Best Live Action Short

"An Irish Goodbye"


"Le Pupille"

"Night Ride"

"The Red Suitcase"


Will Win: "An Irish Goodbye"


Ireland scored big in nominations at this year's Oscars, not only with best original screenplay frontrunner "The Banshees of Inisherin" and best international film nominee "The Quiet Girl," but also with this darkly comedic short film about two brothers bonding after the death of their mother. It's accumulated dozens of awards, including the BAFTA for best British short film, giving it good momentum going into Sunday night.


Should Win: "The Red Suitcase"


In a category filled with beautiful, heart-wrenching stories, "The Red Suitcase" stands out as an incredible story of bravery amid blinding fear. The film centers around a young Iranian girl who must escape an arranged marriage to a much older man after arriving in the Luxembourg airport. Everything in this short, from the lead actress's performance, to the simple yet chilling cinematography, to the almost horror-esque way of ramping up suspense throughout its 17-minute runtime, sets the film apart from the rest of its competitors. 

Best Documentary Short

"The Elephant Whisperers"


"How Do You Measure a Year?"

"The Martha Mitchell Effect"

"Stranger at the Gate"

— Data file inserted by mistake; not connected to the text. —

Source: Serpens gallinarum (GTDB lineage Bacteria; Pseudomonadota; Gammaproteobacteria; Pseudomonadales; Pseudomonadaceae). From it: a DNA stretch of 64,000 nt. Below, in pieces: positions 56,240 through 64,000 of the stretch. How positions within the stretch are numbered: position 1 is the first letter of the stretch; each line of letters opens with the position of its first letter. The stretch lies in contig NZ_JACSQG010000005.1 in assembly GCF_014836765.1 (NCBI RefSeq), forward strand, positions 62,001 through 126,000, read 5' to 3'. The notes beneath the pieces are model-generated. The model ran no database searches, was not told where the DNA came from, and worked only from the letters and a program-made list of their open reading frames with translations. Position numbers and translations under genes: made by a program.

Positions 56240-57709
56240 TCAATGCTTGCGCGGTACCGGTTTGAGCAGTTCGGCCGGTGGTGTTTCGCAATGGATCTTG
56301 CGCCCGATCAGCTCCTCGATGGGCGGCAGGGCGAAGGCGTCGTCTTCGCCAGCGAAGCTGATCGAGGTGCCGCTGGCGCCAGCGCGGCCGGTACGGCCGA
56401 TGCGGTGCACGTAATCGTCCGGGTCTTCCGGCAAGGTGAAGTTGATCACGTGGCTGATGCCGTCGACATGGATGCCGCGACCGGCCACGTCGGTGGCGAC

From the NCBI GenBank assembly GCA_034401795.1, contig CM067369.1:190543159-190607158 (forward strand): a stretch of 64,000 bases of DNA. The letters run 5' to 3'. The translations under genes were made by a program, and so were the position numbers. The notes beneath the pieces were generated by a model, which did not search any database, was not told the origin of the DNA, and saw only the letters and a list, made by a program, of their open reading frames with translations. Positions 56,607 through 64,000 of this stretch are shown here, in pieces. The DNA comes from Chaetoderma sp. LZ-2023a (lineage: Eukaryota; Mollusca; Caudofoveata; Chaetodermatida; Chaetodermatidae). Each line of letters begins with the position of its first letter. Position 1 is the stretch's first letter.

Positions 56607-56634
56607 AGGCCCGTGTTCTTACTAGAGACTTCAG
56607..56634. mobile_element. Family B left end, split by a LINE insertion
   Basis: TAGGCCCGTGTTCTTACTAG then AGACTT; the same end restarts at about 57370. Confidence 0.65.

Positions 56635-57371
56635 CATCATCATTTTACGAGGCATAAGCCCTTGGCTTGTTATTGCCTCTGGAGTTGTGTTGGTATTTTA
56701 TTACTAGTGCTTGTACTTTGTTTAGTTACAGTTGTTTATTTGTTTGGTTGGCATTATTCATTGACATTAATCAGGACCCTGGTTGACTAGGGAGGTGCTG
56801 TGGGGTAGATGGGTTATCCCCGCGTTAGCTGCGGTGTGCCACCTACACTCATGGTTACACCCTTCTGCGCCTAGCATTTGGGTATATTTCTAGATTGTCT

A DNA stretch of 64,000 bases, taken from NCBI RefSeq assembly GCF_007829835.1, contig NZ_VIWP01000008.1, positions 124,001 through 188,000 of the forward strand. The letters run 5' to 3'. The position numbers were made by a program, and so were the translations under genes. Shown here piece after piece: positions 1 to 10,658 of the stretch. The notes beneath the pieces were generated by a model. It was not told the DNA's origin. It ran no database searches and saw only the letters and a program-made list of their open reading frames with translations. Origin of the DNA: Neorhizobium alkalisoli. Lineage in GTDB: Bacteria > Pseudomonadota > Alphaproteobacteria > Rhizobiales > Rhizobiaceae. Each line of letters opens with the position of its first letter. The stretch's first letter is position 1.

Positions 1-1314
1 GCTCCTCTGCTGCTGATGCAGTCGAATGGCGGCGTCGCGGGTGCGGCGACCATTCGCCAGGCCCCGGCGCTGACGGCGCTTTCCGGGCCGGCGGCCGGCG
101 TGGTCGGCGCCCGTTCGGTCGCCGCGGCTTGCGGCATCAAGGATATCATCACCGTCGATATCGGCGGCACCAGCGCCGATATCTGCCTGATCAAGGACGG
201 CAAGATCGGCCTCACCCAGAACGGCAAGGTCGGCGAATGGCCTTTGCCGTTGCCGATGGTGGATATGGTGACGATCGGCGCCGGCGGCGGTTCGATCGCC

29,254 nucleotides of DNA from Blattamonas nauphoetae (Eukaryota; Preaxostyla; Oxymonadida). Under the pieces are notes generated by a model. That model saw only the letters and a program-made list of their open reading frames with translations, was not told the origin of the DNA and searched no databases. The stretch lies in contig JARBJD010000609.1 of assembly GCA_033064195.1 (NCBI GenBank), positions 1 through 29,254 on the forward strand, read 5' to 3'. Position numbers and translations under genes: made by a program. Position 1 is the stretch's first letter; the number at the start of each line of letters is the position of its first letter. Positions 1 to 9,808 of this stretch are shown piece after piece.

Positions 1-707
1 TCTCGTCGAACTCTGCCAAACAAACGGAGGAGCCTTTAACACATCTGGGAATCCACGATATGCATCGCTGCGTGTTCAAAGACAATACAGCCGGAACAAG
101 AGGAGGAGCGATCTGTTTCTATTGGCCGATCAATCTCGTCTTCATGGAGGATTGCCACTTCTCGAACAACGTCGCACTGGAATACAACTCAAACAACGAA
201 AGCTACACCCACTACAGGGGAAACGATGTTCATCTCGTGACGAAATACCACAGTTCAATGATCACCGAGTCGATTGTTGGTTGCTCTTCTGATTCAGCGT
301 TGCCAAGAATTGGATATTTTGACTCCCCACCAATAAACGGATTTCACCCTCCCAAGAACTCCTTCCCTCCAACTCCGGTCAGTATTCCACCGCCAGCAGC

Will Win: "Stranger at the Gate"


This year's race for documentary short is a tight competition between "The Elephant Whisperers" and "Stranger at the Gate." While it would be tempting to predict "The Elephant Whisperers" for its beautiful cinematography and its feel-good story about an Indigenous couple raising a baby elephant, a look at past winners shows the Academy awarding films with much more depressingly hopeful and human-centric subject matter. Think "Colette," a film about a French Resistance fighter visiting the concentration camp where her brother died; or "Learning to Skateboard in a Warzone (If You're a Girl)," a film about impoverished girls in Afghanistan learning to skateboard despite the country's rules against women participating in sport; or "The White Helmets," a film about volunteer rescue workers during the Syrian Civil War. "Stranger at the Gate" fits neatly into this trend, providing the story of an American man who planned a terrorist attack at a mosque in Muncie, Indiana, before learning more about and ultimately befriending his town's Muslim community. This film has just the right mix of dark subject matter and an easily digestible message of humankindness to make it a clear winner in the category.


Should Win: "Haulout"


This beautiful documentary short is unique among its competitors in how little it recites information to the audience. Interviews and voiceovers are largely absent from "Haulout," which instead prioritizes impeccably composed shots of the Arctic coast and shorts tidbits of dialogue relayed through a handheld recording device, which the central marine biologist uses to document his study of tens of thousands walruses. At times, the film feels oppressively claustrophobic, as walruses surround the marine biologist's small cabin; at other times, it feels empty and desolate, with the wintry Arctic landscape shutting us off from the outside world. "Haulout" is a documentary that cares deeply about its form and function in a manner that is absent from some of the other nominees, and definitely deserves to take home the award.

By Russell Root

Russell Root is a video producer for SalonTV. He graduated with a BA in Film Studies and French from Wesleyan University.